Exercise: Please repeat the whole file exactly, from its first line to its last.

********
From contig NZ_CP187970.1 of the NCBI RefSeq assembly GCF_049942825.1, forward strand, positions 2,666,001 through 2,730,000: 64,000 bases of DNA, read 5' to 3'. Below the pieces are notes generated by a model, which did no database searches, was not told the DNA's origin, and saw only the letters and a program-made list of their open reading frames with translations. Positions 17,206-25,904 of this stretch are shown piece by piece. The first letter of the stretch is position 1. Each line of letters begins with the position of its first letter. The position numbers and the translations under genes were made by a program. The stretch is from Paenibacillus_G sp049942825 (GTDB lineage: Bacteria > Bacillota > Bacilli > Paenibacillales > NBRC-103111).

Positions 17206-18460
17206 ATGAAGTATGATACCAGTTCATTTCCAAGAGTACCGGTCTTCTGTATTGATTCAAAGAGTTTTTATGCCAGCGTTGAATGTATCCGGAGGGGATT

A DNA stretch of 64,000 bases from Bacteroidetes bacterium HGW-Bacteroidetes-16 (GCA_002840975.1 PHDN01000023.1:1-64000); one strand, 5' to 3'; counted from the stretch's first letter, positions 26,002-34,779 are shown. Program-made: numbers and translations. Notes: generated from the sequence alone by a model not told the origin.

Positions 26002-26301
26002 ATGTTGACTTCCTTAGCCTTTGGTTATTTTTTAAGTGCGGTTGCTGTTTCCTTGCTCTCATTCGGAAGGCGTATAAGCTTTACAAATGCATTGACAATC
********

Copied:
From contig NZ_CP187970.1 of the NCBI RefSeq assembly GCF_049942825.1, forward strand, positions 2,666,001 through 2,730,000: 64,000 bases of DNA, read 5' to 3'. Below the pieces are notes generated by a model, which did no database searches, was not told the DNA's origin, and saw only the letters and a program-made list of their open reading frames with translations. Positions 17,206-25,904 of this stretch are shown piece by piece. The first letter of the stretch is position 1. Each line of letters begins with the position of its first letter. The position numbers and the translations under genes were made by a program. The stretch is from Paenibacillus_G sp049942825 (GTDB lineage: Bacteria > Bacillota > Bacilli > Paenibacillales > NBRC-103111).

Positions 17206-18460
17206 ATGAAGTATGATACCAGTTCATTTCCAAGAGTACCGGTCTTCTGTATTGATTCAAAGAGTTTTTATGCCAGCGTTGAATGTATCCGGAGGGGATT

A DNA stretch of 64,000 bases from Bacteroidetes bacterium HGW-Bacteroidetes-16 (GCA_002840975.1 PHDN01000023.1:1-64000); one strand, 5' to 3'; counted from the stretch's first letter, positions 26,002-34,779 are shown. Program-made: numbers and translations. Notes: generated from the sequence alone by a model not told the origin.

Positions 26002-26301
26002 ATGTTGACTTCCTTAGCCTTTGGTTATTTTTTAAGTGCGGTTGCTGTTTCCTTGCTCTCATTCGGAAGGCGTATAAGCTTTACAAATGCATTGACAATC